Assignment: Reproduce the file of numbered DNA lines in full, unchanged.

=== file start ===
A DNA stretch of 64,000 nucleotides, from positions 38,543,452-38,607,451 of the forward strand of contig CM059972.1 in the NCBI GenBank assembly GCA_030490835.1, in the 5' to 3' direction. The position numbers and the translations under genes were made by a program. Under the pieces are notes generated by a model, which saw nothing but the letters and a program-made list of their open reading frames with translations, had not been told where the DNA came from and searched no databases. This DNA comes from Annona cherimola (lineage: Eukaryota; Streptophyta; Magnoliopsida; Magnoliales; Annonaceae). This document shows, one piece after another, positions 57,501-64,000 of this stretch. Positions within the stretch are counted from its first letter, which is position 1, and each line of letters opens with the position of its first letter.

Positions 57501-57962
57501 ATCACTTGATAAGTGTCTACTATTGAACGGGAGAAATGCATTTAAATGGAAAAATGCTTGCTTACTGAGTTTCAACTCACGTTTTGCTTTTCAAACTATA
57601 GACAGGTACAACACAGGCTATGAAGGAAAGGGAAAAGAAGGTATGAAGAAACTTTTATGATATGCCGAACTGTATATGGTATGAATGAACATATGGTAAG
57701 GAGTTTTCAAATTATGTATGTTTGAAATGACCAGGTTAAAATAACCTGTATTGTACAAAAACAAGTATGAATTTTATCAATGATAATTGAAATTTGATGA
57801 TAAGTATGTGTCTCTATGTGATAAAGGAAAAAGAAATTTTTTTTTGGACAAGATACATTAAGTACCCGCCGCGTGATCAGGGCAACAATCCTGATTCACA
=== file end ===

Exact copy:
A DNA stretch of 64,000 nucleotides, from positions 38,543,452-38,607,451 of the forward strand of contig CM059972.1 in the NCBI GenBank assembly GCA_030490835.1, in the 5' to 3' direction. The position numbers and the translations under genes were made by a program. Under the pieces are notes generated by a model, which saw nothing but the letters and a program-made list of their open reading frames with translations, had not been told where the DNA came from and searched no databases. This DNA comes from Annona cherimola (lineage: Eukaryota; Streptophyta; Magnoliopsida; Magnoliales; Annonaceae). This document shows, one piece after another, positions 57,501-64,000 of this stretch. Positions within the stretch are counted from its first letter, which is position 1, and each line of letters opens with the position of its first letter.

Positions 57501-57962
57501 ATCACTTGATAAGTGTCTACTATTGAACGGGAGAAATGCATTTAAATGGAAAAATGCTTGCTTACTGAGTTTCAACTCACGTTTTGCTTTTCAAACTATA
57601 GACAGGTACAACACAGGCTATGAAGGAAAGGGAAAAGAAGGTATGAAGAAACTTTTATGATATGCCGAACTGTATATGGTATGAATGAACATATGGTAAG
57701 GAGTTTTCAAATTATGTATGTTTGAAATGACCAGGTTAAAATAACCTGTATTGTACAAAAACAAGTATGAATTTTATCAATGATAATTGAAATTTGATGA
57801 TAAGTATGTGTCTCTATGTGATAAAGGAAAAAGAAATTTTTTTTTGGACAAGATACATTAAGTACCCGCCGCGTGATCAGGGCAACAATCCTGATTCACA